Summary and Info
This book offers a comprehensive understanding of the current scientific knowledge concerning risks associated with food preparation, processing and consumption, with particular attention to the gap between scientific research and public perception. Examining the effects of food on the body from both micro and macro levels, it covers a range of broad themes and current concerns, including obesity and the 'obesity epidemic', the benefits or otherwise of dietary supplements, caffeine consumption, GM food, alcohol, organic food, the consumption of fruit and vegetables, and pathogens and contaminants.Thematically arranged according to the application of broad theoretical approaches in sociological theory – the socio-cultural perspective, the risk society perspective and the governmentality perspective – each chapter focuses on a particular area of interest or concern in relation to food, covering the existing literature in detail and offering illustrative empirical examples, whilst identifying gaps in knowledge and areas for further research. An accessible and rigorous examination of food and health, and the discrepancy between scientific opinion and consumer perception of safe food – the real risks versus the perceived risks – this book will appeal to scholars and students of sociology, geography, food, nutrition and environmental ecosystems, as well as health professionals.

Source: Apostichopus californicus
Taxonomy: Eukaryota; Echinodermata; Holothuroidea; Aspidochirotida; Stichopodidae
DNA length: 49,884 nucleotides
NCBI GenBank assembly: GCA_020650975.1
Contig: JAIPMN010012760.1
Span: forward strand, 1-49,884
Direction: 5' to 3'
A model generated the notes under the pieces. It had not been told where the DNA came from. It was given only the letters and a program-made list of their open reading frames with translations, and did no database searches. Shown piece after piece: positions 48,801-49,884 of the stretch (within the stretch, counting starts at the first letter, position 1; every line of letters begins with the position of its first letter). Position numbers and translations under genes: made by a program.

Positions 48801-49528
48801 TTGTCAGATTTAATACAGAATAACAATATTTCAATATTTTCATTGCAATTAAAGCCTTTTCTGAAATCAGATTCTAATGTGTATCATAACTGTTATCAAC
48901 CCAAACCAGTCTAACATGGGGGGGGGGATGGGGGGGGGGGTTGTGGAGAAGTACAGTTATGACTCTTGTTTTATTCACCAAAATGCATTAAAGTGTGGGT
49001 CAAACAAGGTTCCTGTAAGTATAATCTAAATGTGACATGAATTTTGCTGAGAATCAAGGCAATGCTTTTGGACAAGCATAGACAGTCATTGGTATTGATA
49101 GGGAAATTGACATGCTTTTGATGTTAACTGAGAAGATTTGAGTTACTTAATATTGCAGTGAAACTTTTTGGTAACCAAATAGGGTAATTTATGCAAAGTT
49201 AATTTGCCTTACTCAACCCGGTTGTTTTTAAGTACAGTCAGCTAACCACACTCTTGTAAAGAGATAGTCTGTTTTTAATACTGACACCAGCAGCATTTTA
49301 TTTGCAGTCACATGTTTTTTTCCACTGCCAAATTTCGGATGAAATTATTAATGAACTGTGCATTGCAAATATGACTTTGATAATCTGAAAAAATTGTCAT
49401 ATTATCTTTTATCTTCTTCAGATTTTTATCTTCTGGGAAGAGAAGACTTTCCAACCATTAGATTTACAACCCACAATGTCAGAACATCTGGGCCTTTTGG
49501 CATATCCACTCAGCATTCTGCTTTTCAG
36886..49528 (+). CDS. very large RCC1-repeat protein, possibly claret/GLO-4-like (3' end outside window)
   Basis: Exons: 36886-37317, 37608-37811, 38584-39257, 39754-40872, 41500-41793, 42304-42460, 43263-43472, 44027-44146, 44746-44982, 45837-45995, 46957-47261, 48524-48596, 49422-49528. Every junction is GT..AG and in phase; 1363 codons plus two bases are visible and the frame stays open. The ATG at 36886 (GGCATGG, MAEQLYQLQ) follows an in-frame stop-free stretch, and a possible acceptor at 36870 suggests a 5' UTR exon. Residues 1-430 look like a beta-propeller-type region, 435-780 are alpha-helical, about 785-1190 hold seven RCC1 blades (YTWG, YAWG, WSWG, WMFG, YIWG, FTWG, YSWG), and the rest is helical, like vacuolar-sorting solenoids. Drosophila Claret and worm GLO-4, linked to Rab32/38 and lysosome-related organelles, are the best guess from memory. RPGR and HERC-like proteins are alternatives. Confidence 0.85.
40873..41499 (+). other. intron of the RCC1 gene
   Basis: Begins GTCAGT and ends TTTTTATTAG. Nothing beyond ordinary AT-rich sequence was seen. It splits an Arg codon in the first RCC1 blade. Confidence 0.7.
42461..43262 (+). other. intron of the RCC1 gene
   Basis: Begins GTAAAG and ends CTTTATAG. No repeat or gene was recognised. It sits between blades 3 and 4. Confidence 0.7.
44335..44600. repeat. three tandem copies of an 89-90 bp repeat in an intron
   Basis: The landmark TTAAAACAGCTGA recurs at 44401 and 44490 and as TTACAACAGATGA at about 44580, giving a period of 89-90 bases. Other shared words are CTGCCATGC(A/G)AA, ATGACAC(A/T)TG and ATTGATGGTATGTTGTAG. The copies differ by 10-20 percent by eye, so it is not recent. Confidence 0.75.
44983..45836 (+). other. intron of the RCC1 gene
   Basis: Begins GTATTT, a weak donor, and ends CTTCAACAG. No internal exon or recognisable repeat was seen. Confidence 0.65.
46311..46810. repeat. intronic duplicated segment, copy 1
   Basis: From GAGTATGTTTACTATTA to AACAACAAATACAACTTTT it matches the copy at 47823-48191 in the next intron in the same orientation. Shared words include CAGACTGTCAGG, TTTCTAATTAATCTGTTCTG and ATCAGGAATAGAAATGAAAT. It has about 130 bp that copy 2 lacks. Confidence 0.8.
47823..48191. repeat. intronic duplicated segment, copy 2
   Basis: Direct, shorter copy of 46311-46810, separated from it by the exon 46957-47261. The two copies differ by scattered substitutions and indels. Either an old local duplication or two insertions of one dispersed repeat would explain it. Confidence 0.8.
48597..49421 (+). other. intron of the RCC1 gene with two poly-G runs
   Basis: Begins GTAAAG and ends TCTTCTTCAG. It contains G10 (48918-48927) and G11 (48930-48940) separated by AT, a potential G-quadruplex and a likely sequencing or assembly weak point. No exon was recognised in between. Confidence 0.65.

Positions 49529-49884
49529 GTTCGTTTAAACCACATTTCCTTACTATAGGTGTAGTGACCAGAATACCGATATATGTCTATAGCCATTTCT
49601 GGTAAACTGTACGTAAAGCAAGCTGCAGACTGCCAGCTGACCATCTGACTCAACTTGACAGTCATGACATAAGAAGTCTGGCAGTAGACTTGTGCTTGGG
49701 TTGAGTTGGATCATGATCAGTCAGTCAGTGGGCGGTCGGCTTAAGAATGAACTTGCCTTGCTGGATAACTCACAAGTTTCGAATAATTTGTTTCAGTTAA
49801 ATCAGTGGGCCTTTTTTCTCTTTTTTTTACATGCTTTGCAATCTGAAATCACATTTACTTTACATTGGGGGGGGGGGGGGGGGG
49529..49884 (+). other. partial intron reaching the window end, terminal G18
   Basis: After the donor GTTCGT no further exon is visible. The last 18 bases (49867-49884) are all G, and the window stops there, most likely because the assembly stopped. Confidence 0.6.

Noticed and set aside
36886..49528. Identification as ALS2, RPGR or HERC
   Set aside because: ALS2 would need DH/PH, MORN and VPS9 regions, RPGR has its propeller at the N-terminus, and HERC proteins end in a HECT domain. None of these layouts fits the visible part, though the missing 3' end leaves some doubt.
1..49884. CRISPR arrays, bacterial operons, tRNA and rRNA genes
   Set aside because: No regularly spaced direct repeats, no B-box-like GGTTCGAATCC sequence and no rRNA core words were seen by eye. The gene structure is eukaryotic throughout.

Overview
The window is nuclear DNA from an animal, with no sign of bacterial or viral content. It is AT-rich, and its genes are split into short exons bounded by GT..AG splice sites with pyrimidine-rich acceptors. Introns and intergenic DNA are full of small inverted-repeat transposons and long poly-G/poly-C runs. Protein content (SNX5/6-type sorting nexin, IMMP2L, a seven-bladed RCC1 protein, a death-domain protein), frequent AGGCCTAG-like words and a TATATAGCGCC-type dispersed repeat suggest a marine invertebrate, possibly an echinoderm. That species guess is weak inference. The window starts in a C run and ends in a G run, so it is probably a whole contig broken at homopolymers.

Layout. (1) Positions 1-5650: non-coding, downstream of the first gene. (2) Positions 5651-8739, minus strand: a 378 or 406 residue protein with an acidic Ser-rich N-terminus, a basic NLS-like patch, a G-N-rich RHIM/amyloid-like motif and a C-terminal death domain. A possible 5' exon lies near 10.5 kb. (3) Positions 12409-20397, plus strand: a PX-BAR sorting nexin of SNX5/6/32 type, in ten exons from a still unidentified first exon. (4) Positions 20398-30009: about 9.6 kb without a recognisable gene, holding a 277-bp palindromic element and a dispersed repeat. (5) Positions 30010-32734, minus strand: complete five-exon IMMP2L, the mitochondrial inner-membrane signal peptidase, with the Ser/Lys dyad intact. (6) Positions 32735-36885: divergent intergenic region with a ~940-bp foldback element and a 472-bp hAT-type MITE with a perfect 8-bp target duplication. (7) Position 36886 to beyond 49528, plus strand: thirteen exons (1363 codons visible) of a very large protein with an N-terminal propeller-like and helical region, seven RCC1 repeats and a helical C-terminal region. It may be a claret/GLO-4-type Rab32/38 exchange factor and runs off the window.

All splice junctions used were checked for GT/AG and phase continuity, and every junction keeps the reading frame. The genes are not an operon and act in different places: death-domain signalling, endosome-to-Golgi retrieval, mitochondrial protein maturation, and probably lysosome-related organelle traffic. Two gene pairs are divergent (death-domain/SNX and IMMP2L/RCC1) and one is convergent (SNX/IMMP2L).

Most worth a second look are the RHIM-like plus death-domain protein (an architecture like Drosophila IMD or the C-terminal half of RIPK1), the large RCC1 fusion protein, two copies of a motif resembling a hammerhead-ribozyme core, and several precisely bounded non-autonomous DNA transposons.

Review and Comments
Rate the Book
Food and the Risk Society: The Power of Risk Perception 0 out of 5 stars based on 0 ratings.